Display Settings:

Format

Send to:

Choose Destination
We are sorry, but NCBI web applications do not support your browser and may not function properly. More information
Dis Colon Rectum. 2007 Apr;50(4):489-97.

An algorithm for the management of sigmoid colon volvulus and the safety of primary resection: experience with 827 cases.

Author information

  • 1Department of General Surgery, Atatürk University, School of Medicine, Erzurum, Turkey.

Abstract

PURPOSE:

This study was designed to review the outcomes of emergent treatment of sigmoid colon volvulus.

METHODS:

The records of 827 patients were reviewed retrospectively.

RESULTS:

The mean age was 57.9 years (range, 10 weeks to 98 years), and 688 patients (83.2 percent) were male. Nonoperative reduction was applied in 575 patients (barium enema in 13, rigid sigmoidoscopy in 351, and flexible sigmoidoscopy in 211, with rectal tube placement in all patients). The results were as follows: success of 78.1 percent, mortality of 0.9 percent, complication of 3 percent, and early recurrence of 3.3 percent. Surgical treatment was performed on 393 patients (detorsion in 46, mesosigmoidopexy in 56, exteriorization in 4, resection with Hartmann's procedure in 146, resection with Mikulicz procedure in 14, resection with primary anastomosis in 51, tube cecostomy and colonic cleansing with resection in 75, and laparotomy in 1). The results were as follows: mortality of 15.8 percent, complication of 37.2 percent, early recurrence of 0.8 percent, and late recurrence of 6.7 percent.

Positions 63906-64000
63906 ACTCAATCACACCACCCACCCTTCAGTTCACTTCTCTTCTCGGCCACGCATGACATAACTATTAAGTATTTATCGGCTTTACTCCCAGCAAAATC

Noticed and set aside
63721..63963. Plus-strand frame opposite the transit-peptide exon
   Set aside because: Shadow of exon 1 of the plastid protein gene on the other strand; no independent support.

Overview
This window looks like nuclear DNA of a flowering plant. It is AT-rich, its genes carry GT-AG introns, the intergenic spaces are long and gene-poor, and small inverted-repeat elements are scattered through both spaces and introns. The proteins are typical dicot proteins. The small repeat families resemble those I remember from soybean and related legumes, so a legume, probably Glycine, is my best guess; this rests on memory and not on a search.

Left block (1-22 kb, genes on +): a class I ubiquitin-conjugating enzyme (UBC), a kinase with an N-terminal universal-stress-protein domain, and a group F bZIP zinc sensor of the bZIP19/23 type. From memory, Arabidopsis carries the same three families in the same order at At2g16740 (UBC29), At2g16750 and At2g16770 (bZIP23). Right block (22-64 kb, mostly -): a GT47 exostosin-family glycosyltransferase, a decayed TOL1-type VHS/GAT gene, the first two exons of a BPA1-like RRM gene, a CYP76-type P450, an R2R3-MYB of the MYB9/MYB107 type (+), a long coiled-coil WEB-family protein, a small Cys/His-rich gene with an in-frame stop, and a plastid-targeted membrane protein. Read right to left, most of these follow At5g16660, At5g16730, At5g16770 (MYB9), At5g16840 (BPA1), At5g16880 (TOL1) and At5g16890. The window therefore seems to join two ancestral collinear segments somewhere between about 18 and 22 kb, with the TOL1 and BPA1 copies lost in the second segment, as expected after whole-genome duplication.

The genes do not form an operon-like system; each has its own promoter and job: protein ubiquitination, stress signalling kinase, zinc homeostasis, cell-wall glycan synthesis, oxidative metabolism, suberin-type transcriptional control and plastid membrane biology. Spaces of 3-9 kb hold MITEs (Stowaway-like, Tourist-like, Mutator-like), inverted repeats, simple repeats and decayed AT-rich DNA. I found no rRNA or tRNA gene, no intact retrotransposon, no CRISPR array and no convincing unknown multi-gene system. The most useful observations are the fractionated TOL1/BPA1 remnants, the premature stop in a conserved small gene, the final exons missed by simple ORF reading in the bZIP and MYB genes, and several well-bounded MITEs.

CONCLUSIONS:

Nonoperative reduction is the initial treatment of sigmoid colon volvulus, and flexible sigmoidoscopy with rectal tube placement can be used successfully. Patients in whom bowel gangrene or peritonitis is present or nonoperative treatment is unsuccessful need emergency surgery. In surgical treatment, resection and primary anastomosis is the first choice, and it can be performed with acceptable mortality and morbidity rates if the patient is stable and a tension-free anastomosis is possible. Nondefinitive procedures have high recurrence rates; thus, definitive surgical techniques must be preferred.

PMID:
17205203
[PubMed - indexed for MEDLINE]
PubMed Commons home

PubMed Commons

0 comments
How to join PubMed Commons

    Supplemental Content

    Loading ...
    Write to the Help Desk